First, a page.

Everything about Gordon Hayward is great.
Everything, that is, except that he really isn't what the Utah Jazz needed or what their fans wanted.
It pains me to write these words because, quite frankly, I really, really like this kid. He's nice, respectful, bright, talented, articulate, friendly, courteous, kind, obedient, cheerful, thrifty ... all those things they say in the Boy Scout law.
He's a 6-foot-8 small forward from Butler University. He came through EnergySolutions earlier this year as he led the Bulldogs past No. 1 seed Syracuse and No. 2 Kansas State on the way to the Final Four.
He became a media darling during that run to the tournament finals and he captured our imagination when he launched the last-second shot that came within an inch or so of upsetting the mighty Duke Blue Devils.
He is a legitimate basketball player and he doesn't need to apologize to anyone for being picked No. 9 overall in last week's NBA draft.
But here's the sad thing: While he's everything a Jazz fan might want in a son (or a son-in-law), he apparently isn't what most wanted in a player.
He isn't 7-feet tall, nor does he possess freakishly long arms capable of swatting opponents' half-hearted shots into the 13th row. He won't fill up the painted area around the basket and he won't help the Jazz beat the Lakers next season.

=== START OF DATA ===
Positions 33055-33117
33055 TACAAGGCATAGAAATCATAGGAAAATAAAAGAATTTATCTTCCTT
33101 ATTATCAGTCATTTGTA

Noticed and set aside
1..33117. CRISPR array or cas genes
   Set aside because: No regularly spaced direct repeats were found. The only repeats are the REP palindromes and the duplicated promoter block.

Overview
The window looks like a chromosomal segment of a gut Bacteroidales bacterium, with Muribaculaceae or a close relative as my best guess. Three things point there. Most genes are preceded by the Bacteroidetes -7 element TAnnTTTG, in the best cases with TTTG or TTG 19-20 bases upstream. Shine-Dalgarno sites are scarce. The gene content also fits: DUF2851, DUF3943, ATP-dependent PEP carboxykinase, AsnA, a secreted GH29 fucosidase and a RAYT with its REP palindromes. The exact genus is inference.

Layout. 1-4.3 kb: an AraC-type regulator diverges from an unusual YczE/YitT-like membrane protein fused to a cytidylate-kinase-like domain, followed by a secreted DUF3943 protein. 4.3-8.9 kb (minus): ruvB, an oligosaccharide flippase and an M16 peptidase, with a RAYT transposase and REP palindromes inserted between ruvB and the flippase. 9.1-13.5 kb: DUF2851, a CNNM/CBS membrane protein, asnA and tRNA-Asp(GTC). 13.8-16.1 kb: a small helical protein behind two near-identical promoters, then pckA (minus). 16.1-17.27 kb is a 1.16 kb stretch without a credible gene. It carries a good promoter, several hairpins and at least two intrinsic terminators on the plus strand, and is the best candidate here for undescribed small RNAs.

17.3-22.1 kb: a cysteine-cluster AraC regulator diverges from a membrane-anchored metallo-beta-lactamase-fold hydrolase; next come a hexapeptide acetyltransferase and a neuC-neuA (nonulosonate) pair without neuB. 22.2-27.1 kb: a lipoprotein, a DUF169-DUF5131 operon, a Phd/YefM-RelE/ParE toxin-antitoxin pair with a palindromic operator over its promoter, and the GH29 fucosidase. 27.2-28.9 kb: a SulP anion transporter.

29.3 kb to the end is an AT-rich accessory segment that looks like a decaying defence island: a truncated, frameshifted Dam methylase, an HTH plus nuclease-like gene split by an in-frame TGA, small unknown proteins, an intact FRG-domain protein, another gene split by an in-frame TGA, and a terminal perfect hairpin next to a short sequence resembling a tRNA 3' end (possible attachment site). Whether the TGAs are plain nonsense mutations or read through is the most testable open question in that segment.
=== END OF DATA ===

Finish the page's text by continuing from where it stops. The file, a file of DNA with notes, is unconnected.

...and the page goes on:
Judging by what I've heard on the sports talk call-in shows and what I've read in e-mails and on Internet message boards, he's too slow, too skinny and too white.
When the Jazz announced his name last Thursday, a majority of the 4,000 or so fans at the team's EnergySolutions Arena draft party began hissing and booing and clamoring for Utah general manager Kevin O'Connor to resign immediately.
Honestly, it was as if the Jazz had taken Uwe Blab while Wilt Chamberlain was still on the board.
While acknowledging that not every Jazz fan in attendance that night booed the pick, and that not every fan is unhappy to see a guy like Hayward wearing a Jazz uniform, I certainly understand the concern. After all, the Jazz clearly needed a big power forward or center who could step in a play right away. What they got instead was another wing player on a team now overrun with them.
The Jazz went into this year's draft with that No. 9 pick -- their highest spot since 2005 when they moved up to No. 3 and grabbed Deron Williams. They made a list, checked it twice and were all ready to get themselves one of four big guys they really liked.
Unfortunately, other teams had similar needs and they were picking ahead of the Jazz.
To his credit, O'Connor did his best to move up in the draft order. But he found the others either weren't interested or their asking price was just too steep.
So, when the No. 9 pick came along, the Jazz braintrust decided to audible. They could have taken a power forward or center they weren't completely sold on, or they could take a chance on a wing player like Hayward, who looked to be an excellent fit in their system.
Well, we all know what happened next.
Look, he may not be what Jazz fans wanted on draft night, but given the team's tenuous roster situation and the challenges to be faced in the upcoming free agent season, Gordon Hayward might just turn out to be exactly what the Jazz need.
After all, who can't use a nice, young player ... with an emphasis on the word nice.
Jim Burton is the Standard-Examiner's sports columnist. He also covers the Utah Jazz and the NBA. He can reached at (801) 625-4265 or at firstname.lastname@example.org. He Tweets at http://twitter.com/jmb247